Drupal and WordPress are both open source solutions, which means you can use and develop them for free. This makes them both cost-effective and adaptable to your specific requirements. Unlike proprietary CMSs, which limit access to, and modification of their source code.
Knowing which CMS platform is right for your business depends on your short and long-term goals. Some site builders and content managers prefer WordPress to Drupal because they believe WordPress is more user-friendly. However, in order to make an accurate assessment of them, the comparison must be apples to apples between sites of comparable size, functionality, and complexity. In this article, we will determine together which CMS to choose between Drupal and WordPress according to your needs.
Drupal enables you to create more complex and customized data relationships between different types of content. While WordPress comes with two content types out of the box (posts and pages), Drupal also comes with two content types out of the box (article and basic page). Additionally, Drupal is better equipped to handle your needs if you require multiple page templates or content types. This allows you to have fine-grained control over what they can do. Drupal is able to support multiple site stakeholders in this way.
Drupal also has more advanced user permissions than WordPress. Site administrators, content editors, individualized access to private content, and more are all possible with Drupal. You can also create and define your own user roles and permissions for each role in Drupal core. Unlike WordPress, Drupal allows you to give your users multiple roles.
All of this is to say that Drupal was built by developers for developers, which is both a strength and a weakness. For one thing, content editing in Drupal is not as intuitive as it is in WordPress, and the Drupal community has had to prioritize content management in recent years. If you aren’t comfortable developing in Drupal, you’ll end up overlooking the features that make Drupal so powerful.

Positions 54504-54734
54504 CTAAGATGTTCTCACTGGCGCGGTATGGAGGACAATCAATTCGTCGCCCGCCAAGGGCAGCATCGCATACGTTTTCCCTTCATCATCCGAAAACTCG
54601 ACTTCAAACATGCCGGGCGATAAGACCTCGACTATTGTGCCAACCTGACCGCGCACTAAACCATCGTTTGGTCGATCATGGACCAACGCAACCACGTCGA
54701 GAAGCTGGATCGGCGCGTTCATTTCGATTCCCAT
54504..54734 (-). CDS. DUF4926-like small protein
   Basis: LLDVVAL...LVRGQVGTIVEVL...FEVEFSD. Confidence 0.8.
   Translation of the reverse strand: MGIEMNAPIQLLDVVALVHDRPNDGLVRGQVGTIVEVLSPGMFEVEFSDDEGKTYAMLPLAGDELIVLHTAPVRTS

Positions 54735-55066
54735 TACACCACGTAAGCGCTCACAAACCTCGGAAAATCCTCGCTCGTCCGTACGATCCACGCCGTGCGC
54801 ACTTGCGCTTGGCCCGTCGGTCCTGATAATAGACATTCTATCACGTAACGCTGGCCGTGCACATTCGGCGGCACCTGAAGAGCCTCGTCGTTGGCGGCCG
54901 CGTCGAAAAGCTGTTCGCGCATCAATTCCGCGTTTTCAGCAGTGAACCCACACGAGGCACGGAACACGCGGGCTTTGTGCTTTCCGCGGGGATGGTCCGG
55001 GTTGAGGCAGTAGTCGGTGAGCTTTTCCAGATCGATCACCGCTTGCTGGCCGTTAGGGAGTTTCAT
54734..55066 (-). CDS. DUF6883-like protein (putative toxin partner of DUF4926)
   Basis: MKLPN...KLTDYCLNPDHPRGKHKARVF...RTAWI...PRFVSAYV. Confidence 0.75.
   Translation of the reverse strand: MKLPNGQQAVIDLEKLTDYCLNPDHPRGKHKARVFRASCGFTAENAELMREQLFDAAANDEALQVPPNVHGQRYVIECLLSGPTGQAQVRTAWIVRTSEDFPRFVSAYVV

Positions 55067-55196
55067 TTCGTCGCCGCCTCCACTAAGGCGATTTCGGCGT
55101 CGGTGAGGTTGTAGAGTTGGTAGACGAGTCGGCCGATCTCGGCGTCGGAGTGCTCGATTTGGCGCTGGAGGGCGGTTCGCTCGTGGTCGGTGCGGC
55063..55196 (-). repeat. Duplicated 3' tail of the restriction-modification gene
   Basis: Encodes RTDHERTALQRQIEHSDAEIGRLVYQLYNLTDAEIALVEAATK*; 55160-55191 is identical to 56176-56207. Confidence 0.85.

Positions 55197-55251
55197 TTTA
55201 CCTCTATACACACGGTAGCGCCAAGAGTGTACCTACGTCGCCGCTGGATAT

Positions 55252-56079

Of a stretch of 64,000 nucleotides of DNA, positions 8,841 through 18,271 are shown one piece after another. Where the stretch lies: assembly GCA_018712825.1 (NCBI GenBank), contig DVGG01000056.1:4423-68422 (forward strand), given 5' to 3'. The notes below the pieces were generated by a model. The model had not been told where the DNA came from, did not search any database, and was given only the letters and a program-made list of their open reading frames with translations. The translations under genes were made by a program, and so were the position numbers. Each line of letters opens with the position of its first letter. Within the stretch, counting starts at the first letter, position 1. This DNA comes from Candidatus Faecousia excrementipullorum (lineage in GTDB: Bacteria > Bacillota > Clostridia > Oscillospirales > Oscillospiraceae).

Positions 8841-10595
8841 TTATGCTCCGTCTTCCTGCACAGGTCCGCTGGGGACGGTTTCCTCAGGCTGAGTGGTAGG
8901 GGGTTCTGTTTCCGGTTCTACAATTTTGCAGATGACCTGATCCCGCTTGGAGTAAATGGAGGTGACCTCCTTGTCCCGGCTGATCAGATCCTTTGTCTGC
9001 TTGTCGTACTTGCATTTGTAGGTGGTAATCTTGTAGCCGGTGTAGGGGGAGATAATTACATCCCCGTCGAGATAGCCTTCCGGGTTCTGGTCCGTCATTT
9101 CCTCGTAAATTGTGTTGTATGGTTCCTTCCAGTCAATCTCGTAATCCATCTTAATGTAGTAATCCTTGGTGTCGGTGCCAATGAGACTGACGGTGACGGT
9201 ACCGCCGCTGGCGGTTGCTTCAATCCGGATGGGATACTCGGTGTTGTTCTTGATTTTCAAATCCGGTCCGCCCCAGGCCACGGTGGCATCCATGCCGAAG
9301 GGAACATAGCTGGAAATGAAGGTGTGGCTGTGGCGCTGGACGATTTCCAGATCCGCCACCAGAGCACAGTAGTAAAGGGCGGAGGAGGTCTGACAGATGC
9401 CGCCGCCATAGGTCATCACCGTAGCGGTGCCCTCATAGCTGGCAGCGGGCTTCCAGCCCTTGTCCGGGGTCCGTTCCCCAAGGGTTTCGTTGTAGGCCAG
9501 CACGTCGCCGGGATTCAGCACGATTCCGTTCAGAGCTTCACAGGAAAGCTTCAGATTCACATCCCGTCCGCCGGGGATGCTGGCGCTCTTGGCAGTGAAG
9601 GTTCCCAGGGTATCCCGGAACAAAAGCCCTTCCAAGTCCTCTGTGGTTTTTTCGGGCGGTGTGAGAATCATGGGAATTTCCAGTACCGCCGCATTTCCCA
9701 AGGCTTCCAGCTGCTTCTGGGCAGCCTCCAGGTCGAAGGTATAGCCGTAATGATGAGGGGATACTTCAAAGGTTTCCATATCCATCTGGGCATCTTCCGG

The WordPress CMS allows a simple and intuitive configuration of a website. An unqualified person will easily manage to build a responsive and ergonomic site. By default, WordPress is a blogging platform and therefore suitable in the first place for this type of website. On the other hand, it is possible to make more technical and personalized sites by installing some extensions.
When the site becomes more complex and personalized, with a large number of functionalities to manage, the well-known CMS begins to show its limitations.
Drupal has won this category. It’s better suited to large-scale sites because it has more customization options, allowing for the creation of a one-of-a-kind website tailored to the initial requirement. However, mastering at least the PHP language and having knowledge of web development is required for a successful website configuration.
It’s now up to you to decide whether you want to go with WordPress because it’s easy but limited, or go with Drupal and build a truly suitable website, but you’ll need a minimum of skills in this case.
Ease of Use
The majority of people who create websites are not web designers, programmers, or web developers. They are ordinary people who simply want to create a website. For the majority of users, ease of use is the most important factor.
WordPress has a well-known five-minute installation. The majority of WordPress hosting providers also provide one-click WordPress installation. This makes it relatively simple for a new user to create a WordPress blog or website in minutes rather than hours.
WordPress’s post-installation user experience is far superior to Drupal’s. The user is greeted by a straightforward user interface with menus for creating posts, pages, and customizing appearance and themes.